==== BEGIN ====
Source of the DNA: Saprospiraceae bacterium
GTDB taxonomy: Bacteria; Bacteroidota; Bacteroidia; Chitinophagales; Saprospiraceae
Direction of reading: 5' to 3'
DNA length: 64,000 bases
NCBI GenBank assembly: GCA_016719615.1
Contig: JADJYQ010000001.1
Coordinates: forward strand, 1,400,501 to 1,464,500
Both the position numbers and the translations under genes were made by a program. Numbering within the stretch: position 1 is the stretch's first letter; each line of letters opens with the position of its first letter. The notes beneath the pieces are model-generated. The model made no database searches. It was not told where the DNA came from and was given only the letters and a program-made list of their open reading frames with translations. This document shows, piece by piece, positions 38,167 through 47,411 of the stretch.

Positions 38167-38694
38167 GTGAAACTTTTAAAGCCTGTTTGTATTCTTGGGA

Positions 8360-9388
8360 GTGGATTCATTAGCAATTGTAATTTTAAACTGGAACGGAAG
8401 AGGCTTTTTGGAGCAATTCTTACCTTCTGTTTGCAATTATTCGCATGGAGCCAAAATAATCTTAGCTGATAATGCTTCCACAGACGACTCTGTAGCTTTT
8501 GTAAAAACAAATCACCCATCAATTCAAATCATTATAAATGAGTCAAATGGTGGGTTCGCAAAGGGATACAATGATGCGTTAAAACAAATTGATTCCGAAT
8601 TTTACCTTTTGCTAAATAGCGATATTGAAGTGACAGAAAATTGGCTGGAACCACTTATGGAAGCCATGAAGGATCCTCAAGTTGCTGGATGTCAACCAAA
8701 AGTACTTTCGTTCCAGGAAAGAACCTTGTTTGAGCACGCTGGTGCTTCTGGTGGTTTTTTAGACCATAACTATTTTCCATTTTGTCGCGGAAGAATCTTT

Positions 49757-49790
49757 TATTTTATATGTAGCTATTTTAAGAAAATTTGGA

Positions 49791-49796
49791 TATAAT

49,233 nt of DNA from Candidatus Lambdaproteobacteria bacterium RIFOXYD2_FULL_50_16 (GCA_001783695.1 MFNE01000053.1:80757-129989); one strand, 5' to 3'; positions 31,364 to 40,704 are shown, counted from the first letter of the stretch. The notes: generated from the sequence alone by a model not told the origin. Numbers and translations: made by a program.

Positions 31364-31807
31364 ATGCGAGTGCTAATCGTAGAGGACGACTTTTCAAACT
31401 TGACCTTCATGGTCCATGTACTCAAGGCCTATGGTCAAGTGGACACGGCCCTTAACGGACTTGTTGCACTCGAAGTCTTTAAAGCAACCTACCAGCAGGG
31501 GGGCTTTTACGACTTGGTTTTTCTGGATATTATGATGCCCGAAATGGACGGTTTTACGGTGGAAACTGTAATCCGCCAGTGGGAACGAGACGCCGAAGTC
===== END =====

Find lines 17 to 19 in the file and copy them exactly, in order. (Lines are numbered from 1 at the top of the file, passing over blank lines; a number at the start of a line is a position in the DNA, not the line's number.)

Positions 49757-49790
49757 TATTTTATATGTAGCTATTTTAAGAAAATTTGGA

Positions 49791-49796